Richard had not expected an answer from Robin. He’d settled it in his own mind. “In the morning, we shall convene the council and put an end to this.” 
Henry sat rigid in his saddle. Was this journey truly over? He tipped his head eastward. “The lights of Jerusalem flicker like a candle in this wind.” 
“A beautiful sight,” Stephan said. “It reminds me of nights on the galleys when we would see lights from villages along the coasts.” 
 A candle?” Richard eyed the Holy City. “Saladin would squash that flame. He could destroy all that is holy to us and we would be left here in complete darkness.” He whipped back into his saddle and spurred Fauvel west towards the army’s campsite.
Robin grabbed his reins from Henry, swung onto his horse’s back and galloped after the king.

Stephan scanned the diamond-studded sky. The waning moon washed the knights in pale golden light. “We can remember we stood here under the same stars that light Jerusalem.”
“And what of the men who died?” Henry asked. “Was all this for naught?” 
Stephan shook his head. “They trusted their king. And their God. And, if I am to believe you, they have found heaven.”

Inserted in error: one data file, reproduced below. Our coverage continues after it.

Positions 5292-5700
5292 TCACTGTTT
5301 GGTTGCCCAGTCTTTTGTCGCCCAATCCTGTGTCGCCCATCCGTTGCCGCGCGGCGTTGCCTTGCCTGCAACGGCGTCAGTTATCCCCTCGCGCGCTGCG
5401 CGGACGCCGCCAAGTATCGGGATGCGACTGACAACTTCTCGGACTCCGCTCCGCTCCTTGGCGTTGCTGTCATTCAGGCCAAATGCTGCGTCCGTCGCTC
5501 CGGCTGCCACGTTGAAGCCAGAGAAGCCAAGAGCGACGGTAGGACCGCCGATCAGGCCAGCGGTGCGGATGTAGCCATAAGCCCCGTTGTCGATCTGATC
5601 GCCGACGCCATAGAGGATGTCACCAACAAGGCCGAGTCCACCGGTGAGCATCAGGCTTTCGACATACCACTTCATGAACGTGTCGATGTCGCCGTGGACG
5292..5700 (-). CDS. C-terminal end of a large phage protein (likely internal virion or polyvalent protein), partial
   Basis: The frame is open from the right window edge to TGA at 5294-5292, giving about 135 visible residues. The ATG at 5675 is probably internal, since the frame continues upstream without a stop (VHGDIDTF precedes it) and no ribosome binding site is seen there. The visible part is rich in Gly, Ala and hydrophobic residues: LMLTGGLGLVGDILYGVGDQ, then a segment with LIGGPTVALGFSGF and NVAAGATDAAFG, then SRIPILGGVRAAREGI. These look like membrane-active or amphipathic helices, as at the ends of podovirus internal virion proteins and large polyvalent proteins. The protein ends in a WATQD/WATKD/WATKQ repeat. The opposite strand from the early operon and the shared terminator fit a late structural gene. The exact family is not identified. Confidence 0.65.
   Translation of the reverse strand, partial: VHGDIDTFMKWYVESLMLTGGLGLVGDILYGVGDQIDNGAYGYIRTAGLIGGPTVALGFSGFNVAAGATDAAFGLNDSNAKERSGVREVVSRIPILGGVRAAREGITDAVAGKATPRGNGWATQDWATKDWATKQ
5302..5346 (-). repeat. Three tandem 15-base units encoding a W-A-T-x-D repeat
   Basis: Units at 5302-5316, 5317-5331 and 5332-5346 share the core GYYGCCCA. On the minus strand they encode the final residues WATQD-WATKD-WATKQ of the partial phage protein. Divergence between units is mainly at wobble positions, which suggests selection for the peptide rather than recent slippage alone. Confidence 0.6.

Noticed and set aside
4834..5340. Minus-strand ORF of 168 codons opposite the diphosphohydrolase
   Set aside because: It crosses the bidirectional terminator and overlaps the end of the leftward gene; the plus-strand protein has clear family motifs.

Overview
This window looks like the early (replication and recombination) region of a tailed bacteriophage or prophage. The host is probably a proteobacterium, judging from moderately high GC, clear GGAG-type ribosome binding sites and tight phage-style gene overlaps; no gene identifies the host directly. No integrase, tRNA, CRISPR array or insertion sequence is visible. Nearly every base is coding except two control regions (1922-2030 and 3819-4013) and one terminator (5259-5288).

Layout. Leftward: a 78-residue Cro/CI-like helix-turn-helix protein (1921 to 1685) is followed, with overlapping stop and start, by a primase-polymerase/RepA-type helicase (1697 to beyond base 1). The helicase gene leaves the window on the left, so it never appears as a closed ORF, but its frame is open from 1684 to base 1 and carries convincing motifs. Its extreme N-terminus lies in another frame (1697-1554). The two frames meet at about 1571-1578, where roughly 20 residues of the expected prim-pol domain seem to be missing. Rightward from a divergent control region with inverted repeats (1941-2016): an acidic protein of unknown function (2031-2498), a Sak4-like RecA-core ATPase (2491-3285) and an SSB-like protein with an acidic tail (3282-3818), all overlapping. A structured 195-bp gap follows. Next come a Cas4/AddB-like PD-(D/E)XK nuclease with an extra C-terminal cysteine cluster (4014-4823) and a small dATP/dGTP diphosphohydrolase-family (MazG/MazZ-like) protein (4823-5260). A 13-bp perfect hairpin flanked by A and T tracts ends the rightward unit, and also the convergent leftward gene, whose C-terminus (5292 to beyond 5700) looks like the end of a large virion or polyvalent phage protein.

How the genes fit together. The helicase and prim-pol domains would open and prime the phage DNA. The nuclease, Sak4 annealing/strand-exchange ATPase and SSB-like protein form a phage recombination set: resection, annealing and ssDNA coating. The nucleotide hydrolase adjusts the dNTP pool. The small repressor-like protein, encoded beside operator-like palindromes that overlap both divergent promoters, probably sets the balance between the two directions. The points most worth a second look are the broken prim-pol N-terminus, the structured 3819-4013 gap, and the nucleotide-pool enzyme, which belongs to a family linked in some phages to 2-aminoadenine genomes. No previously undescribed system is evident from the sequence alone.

“And you?”
“I trust my king. Heaven?” Stephan’s eyes reflected the soft light of the moon. “Is it not here, with friends like you?”

Author's note: Diamonds were unknown to 12th century Englishmen. The first instance of the word appeared in the 14th century according to the Oxford English Dictionary. But Helen asked for diamonds, and we agreed that a little poetic license was all right. The wording in the published novel is 'star-studded' skies, but for this blog hop I give you 'diamond-studded' and hope this excerpt gives you a sense of war, love, hope, and friendship during the Third Crusade.

© Charlene Newcomb

About the Author:

Charlene Newcomb. Char. That’s me.

Navy vet.
Mom to 3 grown, amazing children.
I live in Kansas. Yes, Toto. Kansas.

Born & raised in South Carolina, I wanted a life of adventure and travel. I realized that dreams of hitting the big time with my all-girl rock band Liberation were just that – dreams. And becoming an astronaut wasn’t in the cards. So I joined the Navy to see the world and spent six years as a communications technician/voice language analyst. I fit college into my life (BA in History, and many years later an MA in Library Science). That desire to travel in space translated into writing science fiction: I published 10 short stories in the Star Wars Expanded Universe, many featuring a Rebel underground freedom fighter named Alex Winger. I have published 3 novels, one a contemporary drama, Keeping the Family Peace; the others, Men of the Cross and For King and Country (Books I & II of Battle Scars), allow me to share my love of history with readers. Book III of the series will be published in late 2018.

Special offer!
Men of the Cross is only $.99/99p 
from Dec. 12-24 on Amazon